Automate Accessibility Testing with Selenium Web Driver (Java)

Accessibility testing using Axe Core with Selenium Web driver on Java!

UX means a LOT! Get rid of the headache of UI A11Y testing via automation with Selenium!

ACCESSIBILITY TESTING, in short A11Y Testing(because it has 11 letters between a & y :)) is a separate section that holds a big responsibility.

What is A11Y Testing?

Ask ten accessibility professionals what accessibility testing is, and, you’ll get ten different answers. Some will emphasize usability. Some will tell you it’s a code quality problem. Others may say it’s all about compliance and check lists. I still find it hard to answer this question.

No, it’s not because we don’t have standards. We have several standards that different nations have come up with. So Accessibility testing is a type of software testing performed to make sure an app complies with recommendations of the so called standards. Segment 508 and WCAG rules are the main standards being used in the world.

Section 508 is the availability standard characterized by the US government, to ensure that all US government sites can be gotten to by people with disabilities.

Web Content Accessibility Guidelines or WCAG characterize the norms for openness for people, associations, and governments around the world. WCAG 2.0 has been acknowledged as an International Standards Organization (ISO) standard, and numerous nations have embraced WCAG 2.0 as their lawful standard for web openness. (WCAG 2.1 available by now)

Why we need A11Y Testing?

As a rule, applications that are used by a wide range of people, including people with disabilities are made to be adapted. Apart from the fact that accessibility allows for the expansion of the number of users of an application, many companies think it is a great marketing move. Accessibility gains companies more trust and in return, more reaches from the outside world.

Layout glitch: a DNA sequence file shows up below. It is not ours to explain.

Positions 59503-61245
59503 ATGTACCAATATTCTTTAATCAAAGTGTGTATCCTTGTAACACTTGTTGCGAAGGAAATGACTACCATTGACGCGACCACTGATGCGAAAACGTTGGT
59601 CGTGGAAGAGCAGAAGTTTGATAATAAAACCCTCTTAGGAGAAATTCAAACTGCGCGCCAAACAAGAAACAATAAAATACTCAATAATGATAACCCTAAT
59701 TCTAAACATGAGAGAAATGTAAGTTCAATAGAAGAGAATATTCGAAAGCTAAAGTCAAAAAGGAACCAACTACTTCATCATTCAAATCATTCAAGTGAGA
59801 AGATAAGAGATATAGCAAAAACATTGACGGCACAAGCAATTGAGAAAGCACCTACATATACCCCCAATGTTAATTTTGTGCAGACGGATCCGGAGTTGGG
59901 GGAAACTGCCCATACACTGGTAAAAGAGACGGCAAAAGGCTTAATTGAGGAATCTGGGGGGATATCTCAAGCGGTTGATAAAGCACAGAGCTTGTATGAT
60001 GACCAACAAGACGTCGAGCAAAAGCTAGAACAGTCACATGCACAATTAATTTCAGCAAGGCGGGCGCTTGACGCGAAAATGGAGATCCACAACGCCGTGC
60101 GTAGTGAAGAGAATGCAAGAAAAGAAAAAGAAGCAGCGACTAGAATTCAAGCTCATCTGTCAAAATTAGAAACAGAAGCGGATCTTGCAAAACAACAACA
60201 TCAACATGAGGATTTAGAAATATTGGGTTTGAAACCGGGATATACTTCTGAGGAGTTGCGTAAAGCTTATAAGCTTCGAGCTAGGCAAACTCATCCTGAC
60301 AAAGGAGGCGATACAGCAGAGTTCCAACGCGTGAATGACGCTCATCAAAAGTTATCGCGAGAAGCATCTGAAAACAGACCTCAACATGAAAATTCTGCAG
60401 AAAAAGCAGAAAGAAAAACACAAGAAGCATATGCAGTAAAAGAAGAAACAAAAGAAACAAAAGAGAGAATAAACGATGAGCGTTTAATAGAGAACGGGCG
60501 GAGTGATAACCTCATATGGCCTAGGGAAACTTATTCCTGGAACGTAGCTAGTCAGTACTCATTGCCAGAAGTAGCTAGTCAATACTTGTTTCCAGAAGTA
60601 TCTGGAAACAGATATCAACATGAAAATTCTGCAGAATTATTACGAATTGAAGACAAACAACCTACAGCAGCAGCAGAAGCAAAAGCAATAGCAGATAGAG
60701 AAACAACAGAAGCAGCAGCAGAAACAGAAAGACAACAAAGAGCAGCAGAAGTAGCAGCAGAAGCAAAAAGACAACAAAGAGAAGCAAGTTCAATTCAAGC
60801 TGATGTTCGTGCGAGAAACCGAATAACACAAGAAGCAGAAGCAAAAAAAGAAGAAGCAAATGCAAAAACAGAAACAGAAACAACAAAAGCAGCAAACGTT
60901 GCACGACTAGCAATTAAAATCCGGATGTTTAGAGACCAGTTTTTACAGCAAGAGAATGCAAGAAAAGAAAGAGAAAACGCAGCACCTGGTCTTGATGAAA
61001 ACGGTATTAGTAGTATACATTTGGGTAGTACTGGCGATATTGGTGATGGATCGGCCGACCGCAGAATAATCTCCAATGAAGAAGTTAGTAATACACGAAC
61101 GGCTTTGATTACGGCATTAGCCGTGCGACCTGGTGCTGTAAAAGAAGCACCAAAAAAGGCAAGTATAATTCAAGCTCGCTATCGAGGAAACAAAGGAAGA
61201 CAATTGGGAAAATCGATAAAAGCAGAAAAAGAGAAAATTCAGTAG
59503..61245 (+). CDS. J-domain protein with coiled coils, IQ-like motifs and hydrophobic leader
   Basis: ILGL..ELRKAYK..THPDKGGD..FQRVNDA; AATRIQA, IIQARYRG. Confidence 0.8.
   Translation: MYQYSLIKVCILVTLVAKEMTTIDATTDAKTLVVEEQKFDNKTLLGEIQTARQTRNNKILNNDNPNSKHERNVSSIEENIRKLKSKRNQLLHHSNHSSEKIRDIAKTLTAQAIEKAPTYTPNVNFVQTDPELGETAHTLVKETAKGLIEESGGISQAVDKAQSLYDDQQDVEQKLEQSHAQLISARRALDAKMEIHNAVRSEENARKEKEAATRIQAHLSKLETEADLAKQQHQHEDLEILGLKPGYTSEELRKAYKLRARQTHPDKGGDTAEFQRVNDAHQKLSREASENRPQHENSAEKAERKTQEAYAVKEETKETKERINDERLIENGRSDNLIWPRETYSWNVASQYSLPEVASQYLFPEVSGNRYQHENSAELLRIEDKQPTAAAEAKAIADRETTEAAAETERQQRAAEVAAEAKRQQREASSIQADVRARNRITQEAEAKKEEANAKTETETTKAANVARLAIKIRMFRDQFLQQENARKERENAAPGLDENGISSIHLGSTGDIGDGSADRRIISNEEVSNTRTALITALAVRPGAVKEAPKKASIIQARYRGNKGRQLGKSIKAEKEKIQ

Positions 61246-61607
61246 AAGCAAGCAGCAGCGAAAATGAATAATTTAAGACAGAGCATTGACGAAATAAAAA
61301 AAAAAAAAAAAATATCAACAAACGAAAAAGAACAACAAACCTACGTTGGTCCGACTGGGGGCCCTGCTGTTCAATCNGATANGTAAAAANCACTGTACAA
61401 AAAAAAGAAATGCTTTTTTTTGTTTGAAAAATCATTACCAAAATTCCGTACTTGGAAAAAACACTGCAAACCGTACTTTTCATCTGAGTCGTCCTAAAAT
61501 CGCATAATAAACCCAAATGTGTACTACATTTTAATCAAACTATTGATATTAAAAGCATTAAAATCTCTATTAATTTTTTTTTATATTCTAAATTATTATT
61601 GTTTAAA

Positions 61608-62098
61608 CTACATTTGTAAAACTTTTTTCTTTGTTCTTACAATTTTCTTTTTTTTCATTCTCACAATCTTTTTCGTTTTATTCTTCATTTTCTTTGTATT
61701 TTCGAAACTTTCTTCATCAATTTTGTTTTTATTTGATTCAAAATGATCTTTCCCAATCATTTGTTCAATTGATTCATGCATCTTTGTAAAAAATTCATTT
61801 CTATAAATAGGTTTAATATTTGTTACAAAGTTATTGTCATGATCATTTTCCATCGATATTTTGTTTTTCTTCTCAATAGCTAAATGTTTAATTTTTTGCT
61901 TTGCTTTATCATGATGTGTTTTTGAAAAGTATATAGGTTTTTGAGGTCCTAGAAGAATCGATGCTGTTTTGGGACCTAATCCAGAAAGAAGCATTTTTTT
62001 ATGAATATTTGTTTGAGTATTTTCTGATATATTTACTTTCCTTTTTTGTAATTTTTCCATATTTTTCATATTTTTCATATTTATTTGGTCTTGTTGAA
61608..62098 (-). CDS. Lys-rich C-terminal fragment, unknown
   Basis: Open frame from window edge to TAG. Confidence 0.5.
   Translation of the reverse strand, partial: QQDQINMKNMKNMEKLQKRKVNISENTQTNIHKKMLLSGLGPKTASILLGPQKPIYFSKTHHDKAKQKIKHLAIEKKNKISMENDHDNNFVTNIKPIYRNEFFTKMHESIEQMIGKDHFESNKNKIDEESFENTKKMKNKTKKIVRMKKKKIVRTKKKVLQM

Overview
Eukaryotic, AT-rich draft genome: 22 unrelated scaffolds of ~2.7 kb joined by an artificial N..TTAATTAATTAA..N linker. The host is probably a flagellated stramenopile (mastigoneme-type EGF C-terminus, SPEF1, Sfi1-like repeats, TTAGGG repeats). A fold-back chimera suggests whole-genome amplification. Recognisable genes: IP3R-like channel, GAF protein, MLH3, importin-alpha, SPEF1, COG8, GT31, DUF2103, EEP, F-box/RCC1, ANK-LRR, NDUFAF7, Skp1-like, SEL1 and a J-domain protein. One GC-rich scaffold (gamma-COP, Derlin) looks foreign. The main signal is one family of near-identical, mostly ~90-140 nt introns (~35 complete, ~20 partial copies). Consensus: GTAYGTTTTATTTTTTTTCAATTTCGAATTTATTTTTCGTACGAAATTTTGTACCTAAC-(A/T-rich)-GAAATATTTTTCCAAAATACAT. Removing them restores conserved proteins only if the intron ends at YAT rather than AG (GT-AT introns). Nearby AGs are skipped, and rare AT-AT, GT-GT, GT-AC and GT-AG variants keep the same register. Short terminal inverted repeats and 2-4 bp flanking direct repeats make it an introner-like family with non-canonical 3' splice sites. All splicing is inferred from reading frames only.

Accessibility is, usability. I think, accessibility often helps not only people with disabilities, but also any other people under certain circumstances. For example, the one could watch a video with subtitles when it’s noisy and there are no headphones at a hand. Or, alternatively, when there is no opportunity to read something, you could just listen it through headphones. Applications are often adapted for users with hearing and visual impairments, and, less often, for people who are not able to use a keyboard or any other manual input device.

How to test A11Y?

As mentioned before, testers test the apps for the compliance with the selected standards. There are lots of rules in each standard to be checked and often the testers fight on Internet chat channels over whether an element should have been coded as a button or a link! Haha.. This is serious!

There are lots of tools to do the a11y testing now. Each tool gives you the capability to pick a standard or several standard to run a test on the app. And it will generate a report as well. So how about doing this manually every time the app changes.. C’mon! Seriously.. Over and over again! Then what about the reports?

Yes, it’s a pain in the head! B’coz you have to be keen on watching for a11y issues manually. That’s why the Automated A11Y testing has come to the lime light. Thank GOD!

Automated A11Y Testing with Selenium

Okay.. For the automation of a11y testing we will be using Axe Core engine, which is developed by Deque Labs. As told Axe is an accessibility testing engine for websites and other HTML-based user interfaces. It’s fast, secure, lightweight, and was built to seamlessly integrate with any existing test environment so you can automate accessibility testing alongside your regular functional testing.